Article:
Please join Nuru Akinyemi and Dan Paracka for an intellectually stimulating discussion of the political, economic and social implications of transnational migrations and identity formations, based on Akanmu Adebayo and Olutayo Adesina’s edited book, Globalization and Transnational Migrations: Africa and Africans in the Contemporary Global System. “The book is on contemporary global connections and interconnectedness and the implications of these for Africa and Africans. . . [it] grew out of papers presented at an international conference on “Globalization: Migration, Citizenship and Identity” at the University of Ibadan, Nigeria, from November 6-9, 2007,” co-sponsored by Kennesaw State University and the University of Ibadan.
The KSU Gender and Women’s Studies Program and the College of Humanities and Social Sciences will be sponsoring a brown bag lunch discussion of Palace Walk. This is the first novel in the Cairo Trilogy, which was written by Nobel laureate Naguib Mahfouz, perhaps the most important Arab author of the 20th century. Discussion will be led by Anne Richards of the KSU English Department.
Due to popular demand we are pleased to offer a second book discussion on Faculty Incivility. Join Dot Graham for an energizing and intellectually engaging discussion of faculty incivility, bullying, and mobbing based on Twale and De Luca’s book, Faculty Incivility: The Rise of the Academic Bully Culture and What to Do About It. "This important book addresses the prevalence of faculty incivility, camouflaged aggression, and the rise of an academic bully culture in higher education.
Join Dot Graham for an energizing and intellectually engaging discussion of faculty incivility, bullying, and mobbing based on Twale and De Luca’s book, Faculty Incivility: The Rise of the Academic Bully Culture and What to Do About It. "This important book addresses the prevalence of faculty incivility, camouflaged aggression, and the rise of an academic bully culture in higher education. The authors show how to recognize a bully culture that may form as a result of institutional norms, organizational structure, academic culture, and systemic changes. Filled with real-life examples, the book offers research-based suggestions for dealing with this disruptive and negative behavior in the academic workplace" (from Amazon.com). “The authors combine their thorough knowledge about incivility and workplace bullying with their deep insights into academic culture and changes taking place in the higher education sector.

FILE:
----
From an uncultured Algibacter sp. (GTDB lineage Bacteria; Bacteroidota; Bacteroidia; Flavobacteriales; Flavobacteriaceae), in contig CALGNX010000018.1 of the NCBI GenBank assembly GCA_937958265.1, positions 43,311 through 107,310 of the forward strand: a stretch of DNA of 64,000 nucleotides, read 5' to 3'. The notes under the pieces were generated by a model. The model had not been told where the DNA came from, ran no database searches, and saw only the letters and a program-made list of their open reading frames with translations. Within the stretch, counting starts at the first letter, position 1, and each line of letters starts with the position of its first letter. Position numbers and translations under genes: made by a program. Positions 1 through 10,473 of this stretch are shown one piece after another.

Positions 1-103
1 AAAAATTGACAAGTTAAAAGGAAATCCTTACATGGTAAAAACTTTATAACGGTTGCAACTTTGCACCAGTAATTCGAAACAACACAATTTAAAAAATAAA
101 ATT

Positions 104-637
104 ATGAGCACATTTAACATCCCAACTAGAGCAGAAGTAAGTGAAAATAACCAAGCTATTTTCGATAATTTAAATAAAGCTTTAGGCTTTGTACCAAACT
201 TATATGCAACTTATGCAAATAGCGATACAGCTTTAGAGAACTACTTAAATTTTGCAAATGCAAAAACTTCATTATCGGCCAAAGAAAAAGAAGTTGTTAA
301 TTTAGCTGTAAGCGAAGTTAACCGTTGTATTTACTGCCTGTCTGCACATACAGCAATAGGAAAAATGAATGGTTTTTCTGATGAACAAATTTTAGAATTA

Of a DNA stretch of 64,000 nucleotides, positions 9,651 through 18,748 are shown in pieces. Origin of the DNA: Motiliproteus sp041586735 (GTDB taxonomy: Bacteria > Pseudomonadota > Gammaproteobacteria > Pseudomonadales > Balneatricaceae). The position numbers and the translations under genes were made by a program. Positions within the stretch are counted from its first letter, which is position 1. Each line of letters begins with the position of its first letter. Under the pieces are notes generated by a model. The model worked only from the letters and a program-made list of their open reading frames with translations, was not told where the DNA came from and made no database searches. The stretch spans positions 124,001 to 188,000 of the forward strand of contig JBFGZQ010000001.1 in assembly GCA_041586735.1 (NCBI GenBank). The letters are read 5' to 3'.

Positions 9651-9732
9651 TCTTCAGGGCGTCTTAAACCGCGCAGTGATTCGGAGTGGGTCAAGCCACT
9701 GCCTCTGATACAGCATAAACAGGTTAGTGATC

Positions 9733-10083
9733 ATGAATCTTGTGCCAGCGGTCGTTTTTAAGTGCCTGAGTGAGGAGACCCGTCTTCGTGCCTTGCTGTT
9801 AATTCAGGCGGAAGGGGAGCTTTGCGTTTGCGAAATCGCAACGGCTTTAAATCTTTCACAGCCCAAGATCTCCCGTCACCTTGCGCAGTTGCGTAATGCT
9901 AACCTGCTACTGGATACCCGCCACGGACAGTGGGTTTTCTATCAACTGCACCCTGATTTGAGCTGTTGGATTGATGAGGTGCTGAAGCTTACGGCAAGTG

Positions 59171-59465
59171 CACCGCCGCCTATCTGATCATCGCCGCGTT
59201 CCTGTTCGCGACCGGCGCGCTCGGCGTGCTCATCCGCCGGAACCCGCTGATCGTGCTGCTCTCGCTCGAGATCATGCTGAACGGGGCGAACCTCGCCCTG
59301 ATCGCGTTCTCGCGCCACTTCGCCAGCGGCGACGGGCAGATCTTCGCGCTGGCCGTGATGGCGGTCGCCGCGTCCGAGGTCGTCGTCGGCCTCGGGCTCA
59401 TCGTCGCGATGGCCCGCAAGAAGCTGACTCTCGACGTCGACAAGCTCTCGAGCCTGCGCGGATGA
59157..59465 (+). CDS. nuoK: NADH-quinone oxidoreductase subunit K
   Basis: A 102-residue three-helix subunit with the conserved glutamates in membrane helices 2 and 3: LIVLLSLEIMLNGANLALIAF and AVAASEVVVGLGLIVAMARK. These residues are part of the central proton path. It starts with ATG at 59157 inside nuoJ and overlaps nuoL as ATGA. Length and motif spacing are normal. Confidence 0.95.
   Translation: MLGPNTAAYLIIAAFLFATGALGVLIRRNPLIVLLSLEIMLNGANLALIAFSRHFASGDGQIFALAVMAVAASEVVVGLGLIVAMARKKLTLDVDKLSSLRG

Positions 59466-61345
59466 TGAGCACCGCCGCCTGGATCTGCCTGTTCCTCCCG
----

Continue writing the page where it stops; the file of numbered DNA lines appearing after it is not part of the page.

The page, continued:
Please join Harold Wingfield, Professor of Political Science, Linda Johnston, Director of the Master of Science in Conflict Management and Dede Yow, CETL Fellow for Diversity Across the Curriculum for a discussion of Slavery by Another Name: The Re-Enslavement of Black Americans from the Civil War to World War II by Douglas A. Blackmon.
Executive Director of the Siegel Institute for Leadership, Ethics, and Character and Professor
At this time in history when the survival of the planet depends on global community and understanding, the United States has to assess the racism that is under the radar, yet drives policy that has a global reach.
Robert Jensen, a white journalist and professor, looks at racism in American "polite society." Drawing on his own experience, on theory, and on data, he "reaches white readers where they live." Jensen encourages an honest look at the "pathological nature of white privilege." Join Dede Yow and Darren Crovitz for an energizing discussion of this honest and important book.
The first days of your course can be the most important of the semester. The tone you set will either grab your students, or lose them -- by withdrawal or apathetic retention.
"Successful Beginnings for College Teaching" by Angela Provitera McGlynn discusses some strategies and tools to get off to a great start. Sign up for the book club now, and you'll get the book right away, so you can employ some of them to start Spring semester. (It's a short book with some ready suggestions.) Then come to the discussion, and talk about how it's going.
We've learned about Learner-Centered Teaching, and maybe we've even tried it a bit. But how do we assess what we've done? How do we justify to our students and our colleagues (and our supervisors) that this is worth doing, even if it's a bit painful at first?
Anyone interested or involved in mentoring relationships will enjoy this book and joining other colleagues to discuss how we can strengthen mentoring at KSU. Johnson’s book is the definitive guide for higher education faculty who wish to excel as mentors to students and new faculty. This research based, no-nonsense guide features cases studies, strategies, best practices, and recommendations for professors who wish to excel in mentoring.
“The real strength of this book is that it can be used by faculty members and academic administrators in any institutional setting and any discipline. Johnson's review of the risks and rewards on this important dynamic are comprehensive and very useable. It is a wonderful perspective on one of the most meaningful relationships a faculty member can have” Steve Janosik, Education Review.
What is all this talk about Learner-Centered Teaching, anyway? What can we as educators do to maximize our students actual learning? How can we get students to take responsibility for their own education? At this gathering, we will discuss with colleagues from across campus how we can fight apathy in the classroom.